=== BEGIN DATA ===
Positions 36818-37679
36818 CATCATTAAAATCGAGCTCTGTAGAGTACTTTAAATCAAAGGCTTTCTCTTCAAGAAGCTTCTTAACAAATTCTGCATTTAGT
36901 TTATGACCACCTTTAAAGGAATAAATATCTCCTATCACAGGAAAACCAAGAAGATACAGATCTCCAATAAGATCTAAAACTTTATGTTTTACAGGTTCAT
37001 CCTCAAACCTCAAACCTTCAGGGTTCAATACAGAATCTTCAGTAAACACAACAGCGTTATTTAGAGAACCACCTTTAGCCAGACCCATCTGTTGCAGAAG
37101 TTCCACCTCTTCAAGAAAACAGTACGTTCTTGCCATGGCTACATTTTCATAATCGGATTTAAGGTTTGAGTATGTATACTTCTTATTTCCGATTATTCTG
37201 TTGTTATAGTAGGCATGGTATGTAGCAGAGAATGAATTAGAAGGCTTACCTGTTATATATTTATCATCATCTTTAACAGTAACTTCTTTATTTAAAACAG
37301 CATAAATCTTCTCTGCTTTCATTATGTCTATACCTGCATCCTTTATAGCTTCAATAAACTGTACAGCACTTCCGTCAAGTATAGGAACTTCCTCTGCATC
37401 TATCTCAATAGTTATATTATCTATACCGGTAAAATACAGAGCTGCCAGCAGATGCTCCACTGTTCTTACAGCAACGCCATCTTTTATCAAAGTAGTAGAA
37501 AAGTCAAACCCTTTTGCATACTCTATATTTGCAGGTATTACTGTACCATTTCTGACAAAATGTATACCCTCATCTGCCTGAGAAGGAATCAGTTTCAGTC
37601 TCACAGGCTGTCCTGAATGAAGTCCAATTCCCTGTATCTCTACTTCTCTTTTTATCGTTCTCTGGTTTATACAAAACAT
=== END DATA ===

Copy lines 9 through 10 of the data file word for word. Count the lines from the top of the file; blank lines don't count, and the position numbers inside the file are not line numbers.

37501 AAGTCAAACCCTTTTGCATACTCTATATTTGCAGGTATTACTGTACCATTTCTGACAAAATGTATACCCTCATCTGCCTGAGAAGGAATCAGTTTCAGTC
37601 TCACAGGCTGTCCTGAATGAAGTCCAATTCCCTGTATCTCTACTTCTCTTTTTATCGTTCTCTGGTTTATACAAAACAT